Thank you to Sister Barbara Brumleve, SSND, for sharing with us these wonderful action items and historical tidbits that she pulled together for this month's Mission Integration Bulletin, which she creates for our sponsored ministry, Notre Dame Prepatory School, as their Identity and Mission Integration Facilitator.
Sister Maura Eichner, SSND’s poem—along with US news, the United Nations, and Pope Francis--all are raising the issue of refugees and immigrants. Within the past six months most member states of the United Nations finalized a Global Compact for Migration, the first-ever UN global agreement on a common approach to international migration in all its dimensions. The global compact, non-legally binding, is grounded in values of state sovereignty, responsibility-sharing, non-discrimination, and human rights, and recognizes that a cooperative approach is needed to optimize the overall benefits of migration, while addressing the risks and challenges for individuals and communities in countries of origin, transit and destination.
The United States and several other countries are not signers of this Compact, but Pope Francis has called for it in his encyclicals. He has also assumed personal oversight of the Migrants and Refugees office which he established in 2017. Consistently, Pope Francis uses four verbs when he writes of migrants and refugees: we are to welcome them, protect, advocate, and integrate (not assimilate) them. Good resources for both personal reflection and curricular inclusion are these:
• http://undocs.org/A/Res/71/1 New York Declaration for Refugees and Migrants, September 19, 2016
• https://migrants-refugees.va – under “resources” you will find (a) 3-minute video about Pope Francis and refugees and migrants and (b) 42-page booklet “Towards the Global Compacts on Migrants and on Refugees 2018) downloadable in language and file format of your choice.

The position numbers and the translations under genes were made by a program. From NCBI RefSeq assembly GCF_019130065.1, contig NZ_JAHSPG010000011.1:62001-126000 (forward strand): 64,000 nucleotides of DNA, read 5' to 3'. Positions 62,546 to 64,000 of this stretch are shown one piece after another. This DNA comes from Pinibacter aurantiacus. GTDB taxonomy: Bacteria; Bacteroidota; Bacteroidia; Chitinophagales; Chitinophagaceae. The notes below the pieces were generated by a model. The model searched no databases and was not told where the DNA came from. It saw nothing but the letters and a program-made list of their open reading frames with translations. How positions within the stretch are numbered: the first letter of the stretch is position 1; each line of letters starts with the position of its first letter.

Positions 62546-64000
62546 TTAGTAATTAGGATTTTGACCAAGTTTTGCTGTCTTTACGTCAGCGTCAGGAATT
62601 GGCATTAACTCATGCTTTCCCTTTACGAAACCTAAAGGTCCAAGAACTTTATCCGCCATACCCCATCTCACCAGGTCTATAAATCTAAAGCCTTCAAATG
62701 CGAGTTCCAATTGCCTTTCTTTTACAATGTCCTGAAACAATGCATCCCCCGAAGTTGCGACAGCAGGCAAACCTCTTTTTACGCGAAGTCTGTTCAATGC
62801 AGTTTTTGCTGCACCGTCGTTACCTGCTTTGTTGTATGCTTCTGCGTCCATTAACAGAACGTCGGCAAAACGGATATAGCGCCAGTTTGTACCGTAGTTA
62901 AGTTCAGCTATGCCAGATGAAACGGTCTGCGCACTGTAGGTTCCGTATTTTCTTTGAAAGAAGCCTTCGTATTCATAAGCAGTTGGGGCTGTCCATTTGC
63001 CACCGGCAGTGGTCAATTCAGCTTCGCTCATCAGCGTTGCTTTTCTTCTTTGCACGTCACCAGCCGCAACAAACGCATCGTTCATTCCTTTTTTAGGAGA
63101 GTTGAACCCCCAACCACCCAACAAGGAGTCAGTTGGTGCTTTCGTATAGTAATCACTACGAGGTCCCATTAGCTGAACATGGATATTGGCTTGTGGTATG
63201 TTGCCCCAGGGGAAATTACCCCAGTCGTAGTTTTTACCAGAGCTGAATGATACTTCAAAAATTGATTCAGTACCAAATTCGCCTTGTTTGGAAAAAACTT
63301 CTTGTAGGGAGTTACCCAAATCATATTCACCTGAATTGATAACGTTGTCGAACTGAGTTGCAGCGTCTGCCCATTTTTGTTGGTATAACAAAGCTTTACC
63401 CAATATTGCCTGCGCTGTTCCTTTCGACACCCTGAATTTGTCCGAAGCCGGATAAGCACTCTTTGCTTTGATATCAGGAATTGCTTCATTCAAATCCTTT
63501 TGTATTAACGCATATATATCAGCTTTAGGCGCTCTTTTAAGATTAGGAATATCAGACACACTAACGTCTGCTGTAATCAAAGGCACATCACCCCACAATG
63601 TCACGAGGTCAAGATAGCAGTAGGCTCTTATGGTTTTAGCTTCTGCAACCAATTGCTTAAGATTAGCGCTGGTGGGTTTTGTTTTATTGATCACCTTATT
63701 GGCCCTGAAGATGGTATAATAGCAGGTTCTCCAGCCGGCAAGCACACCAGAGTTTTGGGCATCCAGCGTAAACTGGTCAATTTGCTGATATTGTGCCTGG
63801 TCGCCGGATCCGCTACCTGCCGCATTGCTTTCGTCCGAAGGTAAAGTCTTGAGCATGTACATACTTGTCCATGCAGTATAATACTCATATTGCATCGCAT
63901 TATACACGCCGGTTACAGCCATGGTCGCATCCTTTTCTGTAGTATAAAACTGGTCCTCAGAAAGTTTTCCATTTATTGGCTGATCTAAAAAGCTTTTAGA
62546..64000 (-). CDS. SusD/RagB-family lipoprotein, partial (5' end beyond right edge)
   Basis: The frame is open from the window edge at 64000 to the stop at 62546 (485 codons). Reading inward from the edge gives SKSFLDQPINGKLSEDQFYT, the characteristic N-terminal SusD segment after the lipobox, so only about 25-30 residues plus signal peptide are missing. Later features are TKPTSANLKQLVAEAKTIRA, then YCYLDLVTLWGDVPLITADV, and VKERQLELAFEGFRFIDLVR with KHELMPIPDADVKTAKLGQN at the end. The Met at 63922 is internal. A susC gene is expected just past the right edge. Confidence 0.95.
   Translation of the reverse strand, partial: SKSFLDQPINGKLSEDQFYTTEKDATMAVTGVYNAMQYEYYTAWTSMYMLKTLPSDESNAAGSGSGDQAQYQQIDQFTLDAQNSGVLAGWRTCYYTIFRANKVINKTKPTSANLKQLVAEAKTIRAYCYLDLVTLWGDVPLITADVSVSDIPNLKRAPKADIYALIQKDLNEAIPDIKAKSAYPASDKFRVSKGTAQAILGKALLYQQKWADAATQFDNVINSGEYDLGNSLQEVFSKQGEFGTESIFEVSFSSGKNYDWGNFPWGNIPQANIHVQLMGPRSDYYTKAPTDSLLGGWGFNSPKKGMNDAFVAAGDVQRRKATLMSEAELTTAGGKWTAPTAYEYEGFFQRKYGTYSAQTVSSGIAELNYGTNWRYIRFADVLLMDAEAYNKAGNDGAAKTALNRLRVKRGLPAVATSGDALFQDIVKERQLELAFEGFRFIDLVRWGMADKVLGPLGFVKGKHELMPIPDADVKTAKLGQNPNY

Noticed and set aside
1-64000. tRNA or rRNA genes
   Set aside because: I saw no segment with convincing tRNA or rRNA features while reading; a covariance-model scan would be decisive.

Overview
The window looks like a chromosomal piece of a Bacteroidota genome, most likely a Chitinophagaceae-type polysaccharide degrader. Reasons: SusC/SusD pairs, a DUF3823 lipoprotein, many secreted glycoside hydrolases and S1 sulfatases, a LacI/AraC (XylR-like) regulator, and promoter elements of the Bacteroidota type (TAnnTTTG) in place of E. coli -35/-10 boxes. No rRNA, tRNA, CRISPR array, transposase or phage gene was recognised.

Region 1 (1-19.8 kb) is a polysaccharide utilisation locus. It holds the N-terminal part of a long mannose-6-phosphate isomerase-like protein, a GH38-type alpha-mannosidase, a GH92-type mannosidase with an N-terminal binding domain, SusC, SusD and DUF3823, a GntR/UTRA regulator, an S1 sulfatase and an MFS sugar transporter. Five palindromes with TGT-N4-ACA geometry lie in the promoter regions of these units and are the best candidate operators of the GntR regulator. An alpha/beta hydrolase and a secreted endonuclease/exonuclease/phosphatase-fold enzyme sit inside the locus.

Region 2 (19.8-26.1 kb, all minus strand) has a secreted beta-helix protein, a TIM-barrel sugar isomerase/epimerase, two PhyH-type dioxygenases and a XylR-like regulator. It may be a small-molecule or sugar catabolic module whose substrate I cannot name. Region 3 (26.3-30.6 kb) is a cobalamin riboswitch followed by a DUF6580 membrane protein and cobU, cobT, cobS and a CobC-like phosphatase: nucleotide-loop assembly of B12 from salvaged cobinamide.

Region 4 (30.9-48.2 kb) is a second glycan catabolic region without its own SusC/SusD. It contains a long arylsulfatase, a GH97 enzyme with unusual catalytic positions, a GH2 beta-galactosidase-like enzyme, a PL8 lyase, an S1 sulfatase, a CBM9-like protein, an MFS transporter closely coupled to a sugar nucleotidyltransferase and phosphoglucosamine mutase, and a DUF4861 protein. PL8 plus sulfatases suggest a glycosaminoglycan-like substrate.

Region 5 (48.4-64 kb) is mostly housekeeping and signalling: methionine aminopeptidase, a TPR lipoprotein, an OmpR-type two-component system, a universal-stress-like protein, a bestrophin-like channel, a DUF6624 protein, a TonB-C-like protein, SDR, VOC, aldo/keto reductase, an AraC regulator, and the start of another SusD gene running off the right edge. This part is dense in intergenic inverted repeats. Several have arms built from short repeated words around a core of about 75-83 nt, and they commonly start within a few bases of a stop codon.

• For United Nations infographics on refugees and migrants, click here .
January 10, 1849 – third and last missionary group of SSNDs arrived in Baltimore. These 10 women ranged in age from 19-28, and joined the other two missionary groups of five and eleven for a total of 26 SSNDs who planted SSND in the Americas. Eleven of the 26 had made their vows as SSNDs before they came from Bavaria, but the rest came as either novices or candidates. Among the 26 were two Haeckl sisters and three Schmid sisters, whose priest brother also came. Within the first five years of these women being in the United States, five of them died and two more died in the next five years. Three of these early deceased are buried at Notch Cliff outside Baltimore. The numbers, though interesting, do not capture the feelings of the human heart and the actual experience as these pioneer women, like many other pioneers, lived through these events.
Father Francis Sebastian Job, born January 20, 1767, and Father (later Bishop) George Michael Wittmann, born four years earlier on January 23, 1763: these two men were key figures in the circle of friends around Caroline Gerhardinger and the early years of the SSNDs. They shared with her an educational vision. Wittmann was the one who asked Caroline Gerhardinger to begin teaching at Stadtamhof in order that the children’s education could continue. Over the next 24 years, he was Caroline’s educator, mentor, and spiritual director. Because of his years as a seminary professor, he was also instrumental in introducing many pastors to the School Sisters. Father Job was Court Chaplain to the Empress Caroline of Austria. At the palace in Schoenbrunn, Father Job wrote The Spirit of the Constitutions of the School Sisters of Notre Dame, addressing the question: How would the SSNDs be different from the older order founded by Peter Fourier and Alix le Clerc? SSNDs, he wrote, would go out in twos and threes, especially to rural areas, that could not afford a big convent. They would live simply and educate girls especially for everyday life and as Christian women. Father Job gave Caroline and the first School Sisters his family home in Neunburg vorm Wald for their first convent, and he promised them his chaplain salary for income. What happened when both men died within less than a year of each other and within months of Caroline Gerhardinger starting the first house of the SSNDs? That’s a story of courage, faith, friends, and the Danube River.